Group Creates Largest Online Archive of African Poetry In An Effort to Expand Reach of African Poets
Linda Kaoma is on the hunt in East Africa. Her tour of the region will see her travel to Tanzania, Kenya and Uganda. Not in search of lions, rhinos or other big game. Rather she’s on a quest for a much more elusive creature—the African poet.
“We have a rich oral tradition and it’s important that we document what is happening in history poetry-wise,” she explains. “Africa has a history of a lack of documentation and we really didn’t want this to happen to our poets.”
Kaoma, 29, is part of the team behind the Badilisha Poetry X-Change, the largest online archive of African poetry, accessible via mobile phone, in the world.
The Badilisha project was originally conceived as an annual poetry festival overseen by the Africa Centre, a pan-African organization based in Cape Town in 2008. Over the following years it grew to become a powerful mouthpiece for showcasing African wordsmiths. And by 2012, the institution decided to move online in an effort to break down geographical borders and open up their diverse anthology to a wider audience in Africa.
Following an overhaul of the site last year, Badilisha relaunched in September, making its immersive archive accessible to a broader international following through a “mobile-first” site.
It’s a shrewd move on a continent where mobile phones have revolutionized critical sectors such as education, healthcare and agriculture. Adoption of mobile phone use has been prolific in Africa with mobile data services going from strength to strength. Seven out of 10 mobile users in sub-Saharan Africa use their phones to browse the web, according to a recent report from Ericsson. Elsewhere, a study by analyst firm Ovum predicted in November that “mobile broadband connections in Africa are set to rise from 96 million in 2013 to 950 million to cover 77.3% of all mobile subscriptions in the continent by the end of 2019.”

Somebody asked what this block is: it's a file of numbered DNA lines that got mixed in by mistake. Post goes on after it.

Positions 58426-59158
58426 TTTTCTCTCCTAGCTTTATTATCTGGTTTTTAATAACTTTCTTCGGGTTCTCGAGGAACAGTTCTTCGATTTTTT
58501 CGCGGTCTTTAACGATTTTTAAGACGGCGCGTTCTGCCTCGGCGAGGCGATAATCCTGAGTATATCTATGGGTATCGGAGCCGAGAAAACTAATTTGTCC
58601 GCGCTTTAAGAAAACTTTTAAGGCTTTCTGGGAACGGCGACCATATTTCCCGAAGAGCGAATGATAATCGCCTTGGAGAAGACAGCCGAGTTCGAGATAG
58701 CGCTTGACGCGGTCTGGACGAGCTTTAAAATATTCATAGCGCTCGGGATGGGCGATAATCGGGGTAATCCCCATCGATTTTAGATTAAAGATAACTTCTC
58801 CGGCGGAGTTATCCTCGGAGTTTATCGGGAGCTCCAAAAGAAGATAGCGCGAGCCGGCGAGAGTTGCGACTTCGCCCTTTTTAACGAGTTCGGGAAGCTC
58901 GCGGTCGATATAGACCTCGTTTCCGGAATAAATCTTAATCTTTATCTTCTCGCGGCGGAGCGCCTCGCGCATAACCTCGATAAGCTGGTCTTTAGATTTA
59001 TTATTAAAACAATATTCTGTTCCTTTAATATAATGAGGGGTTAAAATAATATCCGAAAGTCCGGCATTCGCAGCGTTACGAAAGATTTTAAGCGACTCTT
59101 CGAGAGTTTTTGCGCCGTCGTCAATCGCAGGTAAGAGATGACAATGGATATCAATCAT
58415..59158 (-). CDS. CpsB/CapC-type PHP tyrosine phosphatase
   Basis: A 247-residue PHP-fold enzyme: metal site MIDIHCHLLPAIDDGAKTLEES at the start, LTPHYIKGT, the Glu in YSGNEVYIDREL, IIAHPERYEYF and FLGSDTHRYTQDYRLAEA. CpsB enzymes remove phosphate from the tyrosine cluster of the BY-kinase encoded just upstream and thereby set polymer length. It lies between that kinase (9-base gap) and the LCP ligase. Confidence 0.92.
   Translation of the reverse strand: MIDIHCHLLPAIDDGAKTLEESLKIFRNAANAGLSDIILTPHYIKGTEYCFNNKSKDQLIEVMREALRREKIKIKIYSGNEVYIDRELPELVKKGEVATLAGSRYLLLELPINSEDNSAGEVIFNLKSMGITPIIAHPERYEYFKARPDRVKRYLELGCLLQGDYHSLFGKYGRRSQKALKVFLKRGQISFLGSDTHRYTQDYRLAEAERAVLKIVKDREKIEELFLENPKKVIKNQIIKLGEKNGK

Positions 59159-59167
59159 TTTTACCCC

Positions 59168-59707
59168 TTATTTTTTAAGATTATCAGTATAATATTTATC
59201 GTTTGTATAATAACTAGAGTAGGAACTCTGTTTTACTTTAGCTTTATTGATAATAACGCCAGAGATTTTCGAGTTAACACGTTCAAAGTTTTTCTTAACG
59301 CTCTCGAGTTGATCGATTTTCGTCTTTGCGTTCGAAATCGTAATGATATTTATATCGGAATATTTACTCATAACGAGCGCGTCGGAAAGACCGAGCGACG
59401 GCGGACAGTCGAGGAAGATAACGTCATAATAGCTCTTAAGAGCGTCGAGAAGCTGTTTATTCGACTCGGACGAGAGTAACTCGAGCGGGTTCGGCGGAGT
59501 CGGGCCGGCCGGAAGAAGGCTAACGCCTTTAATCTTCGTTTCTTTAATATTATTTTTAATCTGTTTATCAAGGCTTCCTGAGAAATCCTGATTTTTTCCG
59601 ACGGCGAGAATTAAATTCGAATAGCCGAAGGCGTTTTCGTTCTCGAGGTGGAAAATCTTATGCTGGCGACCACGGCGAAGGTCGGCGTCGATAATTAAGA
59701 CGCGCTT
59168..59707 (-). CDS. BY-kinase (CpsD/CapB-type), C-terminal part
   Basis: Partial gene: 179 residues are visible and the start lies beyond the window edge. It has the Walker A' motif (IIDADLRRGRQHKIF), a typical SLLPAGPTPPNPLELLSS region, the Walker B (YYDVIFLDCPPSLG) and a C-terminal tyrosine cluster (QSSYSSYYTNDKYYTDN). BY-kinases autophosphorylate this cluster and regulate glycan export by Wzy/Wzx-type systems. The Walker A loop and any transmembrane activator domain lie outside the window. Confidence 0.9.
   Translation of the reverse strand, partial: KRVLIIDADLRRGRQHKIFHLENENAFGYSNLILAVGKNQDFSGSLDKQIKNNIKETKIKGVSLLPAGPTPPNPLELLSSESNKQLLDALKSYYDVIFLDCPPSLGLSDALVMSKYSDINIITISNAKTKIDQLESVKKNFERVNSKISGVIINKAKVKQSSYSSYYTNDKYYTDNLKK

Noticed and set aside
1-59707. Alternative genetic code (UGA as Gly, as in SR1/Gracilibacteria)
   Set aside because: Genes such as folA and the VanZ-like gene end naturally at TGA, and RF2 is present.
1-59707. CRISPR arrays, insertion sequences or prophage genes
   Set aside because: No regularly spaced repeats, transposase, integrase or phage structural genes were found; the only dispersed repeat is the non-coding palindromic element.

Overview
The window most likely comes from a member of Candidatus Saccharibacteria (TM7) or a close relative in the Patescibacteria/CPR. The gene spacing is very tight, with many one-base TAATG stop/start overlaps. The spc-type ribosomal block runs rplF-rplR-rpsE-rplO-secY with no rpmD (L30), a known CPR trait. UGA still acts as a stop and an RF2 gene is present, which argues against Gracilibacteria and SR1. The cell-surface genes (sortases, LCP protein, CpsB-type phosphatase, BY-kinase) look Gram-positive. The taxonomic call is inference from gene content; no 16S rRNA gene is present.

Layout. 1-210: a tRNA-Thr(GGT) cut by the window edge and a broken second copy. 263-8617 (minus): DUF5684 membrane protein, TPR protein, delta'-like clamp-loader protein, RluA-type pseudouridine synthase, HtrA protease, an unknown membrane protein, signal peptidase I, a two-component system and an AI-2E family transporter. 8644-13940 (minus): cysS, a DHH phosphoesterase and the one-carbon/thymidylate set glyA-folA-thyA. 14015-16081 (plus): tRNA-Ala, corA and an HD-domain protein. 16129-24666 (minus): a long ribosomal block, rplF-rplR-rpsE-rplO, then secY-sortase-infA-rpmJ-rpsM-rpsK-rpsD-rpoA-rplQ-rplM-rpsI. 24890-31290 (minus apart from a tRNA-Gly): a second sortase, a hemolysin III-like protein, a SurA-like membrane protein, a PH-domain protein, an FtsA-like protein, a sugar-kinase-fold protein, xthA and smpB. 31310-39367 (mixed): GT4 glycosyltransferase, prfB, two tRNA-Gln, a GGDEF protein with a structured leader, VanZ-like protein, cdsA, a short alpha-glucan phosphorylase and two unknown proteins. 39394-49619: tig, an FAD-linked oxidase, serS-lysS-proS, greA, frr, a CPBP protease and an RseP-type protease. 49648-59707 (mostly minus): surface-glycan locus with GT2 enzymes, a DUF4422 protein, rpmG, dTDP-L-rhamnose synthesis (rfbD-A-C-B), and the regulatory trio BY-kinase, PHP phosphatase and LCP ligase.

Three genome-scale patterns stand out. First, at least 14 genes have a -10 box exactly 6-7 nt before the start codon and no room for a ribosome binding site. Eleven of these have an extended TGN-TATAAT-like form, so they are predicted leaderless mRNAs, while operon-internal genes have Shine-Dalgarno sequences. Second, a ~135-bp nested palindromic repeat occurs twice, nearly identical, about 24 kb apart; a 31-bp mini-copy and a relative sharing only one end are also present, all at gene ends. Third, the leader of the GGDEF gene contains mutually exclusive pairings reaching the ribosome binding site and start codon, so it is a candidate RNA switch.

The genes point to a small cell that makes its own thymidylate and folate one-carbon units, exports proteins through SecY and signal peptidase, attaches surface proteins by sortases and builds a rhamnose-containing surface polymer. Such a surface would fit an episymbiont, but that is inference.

Kaoma adds: “A lot of Africans use their mobiles to go on the Internet and because they are our main target audience, we had to cater to them and make it easy for them to access this content.”
To date, the project has collected almost 400 African poets from 31 countries in Africa and across the diaspora, in 14 different languages. Since the relaunch, users are able to navigate the site through a myriad of options including by theme, poet, country, language, emotion or by their “Top 10” list, a popular feature curated by a guest poet each month.
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